We’ve just returned from the annual First-Year Experience conference in Denver, CO and among the many other wonderful titles featured in the Random House, Inc. booth this year was a brand-new hardcover that made a big impression: The Immortal Life of Henrietta Lacks by Rebecca Skloot.
Who is Henrietta Lacks? Perhaps you’ve heard of her. Scientists know her as HeLa. She was a poor Southern tobacco farmer who worked the same land as her slave ancestors, yet her cells–taken without her knowledge–became one of the most important tools in medicine. The first “immortal” human cells grown in culture, they are still alive today, though she has been dead for more than sixty years.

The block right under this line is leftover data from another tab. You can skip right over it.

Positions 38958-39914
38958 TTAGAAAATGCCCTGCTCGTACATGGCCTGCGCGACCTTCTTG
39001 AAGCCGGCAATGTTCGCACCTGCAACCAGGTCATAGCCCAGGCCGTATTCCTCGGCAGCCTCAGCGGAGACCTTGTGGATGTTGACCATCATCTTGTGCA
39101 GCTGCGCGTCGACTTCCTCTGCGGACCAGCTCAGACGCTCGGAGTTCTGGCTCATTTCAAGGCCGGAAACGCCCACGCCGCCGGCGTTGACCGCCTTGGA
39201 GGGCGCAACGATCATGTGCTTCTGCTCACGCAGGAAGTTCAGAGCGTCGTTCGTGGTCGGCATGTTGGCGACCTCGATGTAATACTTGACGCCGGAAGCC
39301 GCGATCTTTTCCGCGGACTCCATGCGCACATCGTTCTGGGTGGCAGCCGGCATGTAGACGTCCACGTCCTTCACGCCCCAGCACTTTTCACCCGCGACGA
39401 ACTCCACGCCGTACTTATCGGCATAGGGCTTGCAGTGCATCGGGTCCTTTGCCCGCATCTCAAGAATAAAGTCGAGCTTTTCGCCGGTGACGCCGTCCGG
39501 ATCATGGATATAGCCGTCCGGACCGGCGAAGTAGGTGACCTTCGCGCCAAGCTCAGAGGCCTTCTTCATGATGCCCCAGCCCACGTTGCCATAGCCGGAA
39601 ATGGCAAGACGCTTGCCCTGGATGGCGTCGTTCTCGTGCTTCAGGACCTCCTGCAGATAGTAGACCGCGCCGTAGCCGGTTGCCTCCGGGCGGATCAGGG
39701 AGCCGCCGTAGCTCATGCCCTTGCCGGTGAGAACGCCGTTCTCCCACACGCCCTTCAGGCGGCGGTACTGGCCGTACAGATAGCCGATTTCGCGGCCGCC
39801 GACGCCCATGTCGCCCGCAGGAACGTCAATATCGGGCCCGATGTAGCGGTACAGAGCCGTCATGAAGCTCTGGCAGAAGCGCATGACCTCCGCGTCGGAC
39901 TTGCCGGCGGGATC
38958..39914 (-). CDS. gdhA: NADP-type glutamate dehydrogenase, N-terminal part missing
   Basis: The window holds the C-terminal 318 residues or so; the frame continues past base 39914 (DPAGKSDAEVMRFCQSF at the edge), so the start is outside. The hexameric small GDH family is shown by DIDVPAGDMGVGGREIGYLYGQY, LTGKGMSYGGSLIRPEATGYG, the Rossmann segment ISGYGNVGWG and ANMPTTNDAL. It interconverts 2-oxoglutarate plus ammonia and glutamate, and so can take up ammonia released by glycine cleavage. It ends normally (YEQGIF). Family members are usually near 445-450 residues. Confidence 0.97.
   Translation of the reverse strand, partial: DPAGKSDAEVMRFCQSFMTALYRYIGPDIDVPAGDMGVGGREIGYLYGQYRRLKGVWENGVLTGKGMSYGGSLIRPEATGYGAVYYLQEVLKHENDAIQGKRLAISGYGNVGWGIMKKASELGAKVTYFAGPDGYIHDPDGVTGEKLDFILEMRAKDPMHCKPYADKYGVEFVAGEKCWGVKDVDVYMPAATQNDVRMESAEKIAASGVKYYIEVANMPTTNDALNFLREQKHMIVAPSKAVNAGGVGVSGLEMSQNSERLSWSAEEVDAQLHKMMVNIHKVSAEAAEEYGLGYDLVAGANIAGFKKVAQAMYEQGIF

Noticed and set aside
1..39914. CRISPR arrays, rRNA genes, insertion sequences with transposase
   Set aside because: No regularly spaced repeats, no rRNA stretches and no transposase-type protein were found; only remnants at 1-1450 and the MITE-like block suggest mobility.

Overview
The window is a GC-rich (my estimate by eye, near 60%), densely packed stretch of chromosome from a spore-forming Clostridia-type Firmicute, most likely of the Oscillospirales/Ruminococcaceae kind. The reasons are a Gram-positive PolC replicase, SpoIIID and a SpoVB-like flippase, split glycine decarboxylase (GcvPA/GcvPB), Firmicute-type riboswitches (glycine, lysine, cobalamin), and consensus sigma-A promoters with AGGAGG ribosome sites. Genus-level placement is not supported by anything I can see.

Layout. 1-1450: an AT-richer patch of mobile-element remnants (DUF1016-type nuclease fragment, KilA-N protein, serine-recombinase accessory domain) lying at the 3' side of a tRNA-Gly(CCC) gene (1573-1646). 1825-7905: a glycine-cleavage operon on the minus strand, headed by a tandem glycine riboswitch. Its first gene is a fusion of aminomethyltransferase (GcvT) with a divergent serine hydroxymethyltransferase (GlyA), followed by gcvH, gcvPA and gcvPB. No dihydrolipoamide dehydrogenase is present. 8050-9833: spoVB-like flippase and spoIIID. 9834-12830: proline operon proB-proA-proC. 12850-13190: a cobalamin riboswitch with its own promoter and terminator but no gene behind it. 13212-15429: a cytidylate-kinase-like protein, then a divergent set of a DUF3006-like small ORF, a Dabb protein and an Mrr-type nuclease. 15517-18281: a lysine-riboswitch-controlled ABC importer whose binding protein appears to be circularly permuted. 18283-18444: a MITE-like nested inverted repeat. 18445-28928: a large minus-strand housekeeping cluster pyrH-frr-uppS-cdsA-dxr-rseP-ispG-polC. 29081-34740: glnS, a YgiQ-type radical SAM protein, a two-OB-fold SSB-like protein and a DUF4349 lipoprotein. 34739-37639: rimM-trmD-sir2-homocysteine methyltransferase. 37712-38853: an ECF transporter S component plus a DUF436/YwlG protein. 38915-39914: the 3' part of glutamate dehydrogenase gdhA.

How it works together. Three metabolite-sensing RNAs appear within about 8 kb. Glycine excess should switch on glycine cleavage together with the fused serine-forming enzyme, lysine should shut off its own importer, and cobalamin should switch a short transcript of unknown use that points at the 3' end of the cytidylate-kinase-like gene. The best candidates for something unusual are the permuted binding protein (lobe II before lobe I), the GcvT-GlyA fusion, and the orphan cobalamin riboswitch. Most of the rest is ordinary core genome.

Already receiving tremendous buzz, this book has garnered many accolades and much attention from the common reading community. Says David J. Kroll, Professor and Chair of Pharmaceutical Sciences at North Carolina Central University:
What is The Immortal Life of Henrietta Lacks really about? Science, African American culture and religion, intellectual property of human tissues, Southern history, medical ethics, civil rights, the overselling of medical advances? . . . The book’s broad scope would make it ideal for an institution-wide freshman year reading program.
If you’d like to consider this book for your program, you’re in luck. Random House Academic is giving away five free copies! Comment for your chance to win! (Offer available only in the United States.)